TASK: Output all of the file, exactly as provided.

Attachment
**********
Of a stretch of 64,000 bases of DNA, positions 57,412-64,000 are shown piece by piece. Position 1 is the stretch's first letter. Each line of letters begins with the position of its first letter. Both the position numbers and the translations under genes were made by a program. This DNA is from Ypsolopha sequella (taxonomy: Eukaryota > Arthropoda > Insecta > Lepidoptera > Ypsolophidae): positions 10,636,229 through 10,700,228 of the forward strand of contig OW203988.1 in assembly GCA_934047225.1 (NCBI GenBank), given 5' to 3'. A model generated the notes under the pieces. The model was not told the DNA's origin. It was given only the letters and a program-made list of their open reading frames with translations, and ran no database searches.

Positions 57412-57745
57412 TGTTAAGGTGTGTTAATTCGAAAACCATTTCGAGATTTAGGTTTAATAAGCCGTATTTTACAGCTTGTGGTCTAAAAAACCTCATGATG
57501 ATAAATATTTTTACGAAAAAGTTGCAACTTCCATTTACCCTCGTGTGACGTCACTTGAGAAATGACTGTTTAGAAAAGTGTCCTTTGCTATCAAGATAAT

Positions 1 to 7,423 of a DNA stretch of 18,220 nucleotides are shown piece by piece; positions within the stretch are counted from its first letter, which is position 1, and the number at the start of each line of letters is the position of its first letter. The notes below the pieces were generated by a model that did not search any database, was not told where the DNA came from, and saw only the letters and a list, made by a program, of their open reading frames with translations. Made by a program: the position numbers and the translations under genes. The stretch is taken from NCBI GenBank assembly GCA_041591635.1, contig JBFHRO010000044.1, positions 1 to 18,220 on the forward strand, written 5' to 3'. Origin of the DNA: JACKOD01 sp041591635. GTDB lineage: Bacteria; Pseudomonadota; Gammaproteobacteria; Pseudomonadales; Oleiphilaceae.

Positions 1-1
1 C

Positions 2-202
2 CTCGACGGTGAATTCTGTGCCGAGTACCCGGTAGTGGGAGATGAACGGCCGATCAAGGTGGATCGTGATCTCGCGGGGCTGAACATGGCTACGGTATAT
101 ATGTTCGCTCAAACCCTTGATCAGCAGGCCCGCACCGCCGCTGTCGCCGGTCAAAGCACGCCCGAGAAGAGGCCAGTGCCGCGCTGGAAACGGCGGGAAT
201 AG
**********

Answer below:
Of a stretch of 64,000 bases of DNA, positions 57,412-64,000 are shown piece by piece. Position 1 is the stretch's first letter. Each line of letters begins with the position of its first letter. Both the position numbers and the translations under genes were made by a program. This DNA is from Ypsolopha sequella (taxonomy: Eukaryota > Arthropoda > Insecta > Lepidoptera > Ypsolophidae): positions 10,636,229 through 10,700,228 of the forward strand of contig OW203988.1 in assembly GCA_934047225.1 (NCBI GenBank), given 5' to 3'. A model generated the notes under the pieces. The model was not told the DNA's origin. It was given only the letters and a program-made list of their open reading frames with translations, and ran no database searches.

Positions 57412-57745
57412 TGTTAAGGTGTGTTAATTCGAAAACCATTTCGAGATTTAGGTTTAATAAGCCGTATTTTACAGCTTGTGGTCTAAAAAACCTCATGATG
57501 ATAAATATTTTTACGAAAAAGTTGCAACTTCCATTTACCCTCGTGTGACGTCACTTGAGAAATGACTGTTTAGAAAAGTGTCCTTTGCTATCAAGATAAT

Positions 1 to 7,423 of a DNA stretch of 18,220 nucleotides are shown piece by piece; positions within the stretch are counted from its first letter, which is position 1, and the number at the start of each line of letters is the position of its first letter. The notes below the pieces were generated by a model that did not search any database, was not told where the DNA came from, and saw only the letters and a list, made by a program, of their open reading frames with translations. Made by a program: the position numbers and the translations under genes. The stretch is taken from NCBI GenBank assembly GCA_041591635.1, contig JBFHRO010000044.1, positions 1 to 18,220 on the forward strand, written 5' to 3'. Origin of the DNA: JACKOD01 sp041591635. GTDB lineage: Bacteria; Pseudomonadota; Gammaproteobacteria; Pseudomonadales; Oleiphilaceae.

Positions 1-1
1 C

Positions 2-202
2 CTCGACGGTGAATTCTGTGCCGAGTACCCGGTAGTGGGAGATGAACGGCCGATCAAGGTGGATCGTGATCTCGCGGGGCTGAACATGGCTACGGTATAT
101 ATGTTCGCTCAAACCCTTGATCAGCAGGCCCGCACCGCCGCTGTCGCCGGTCAAAGCACGCCCGAGAAGAGGCCAGTGCCGCGCTGGAAACGGCGGGAAT
201 AG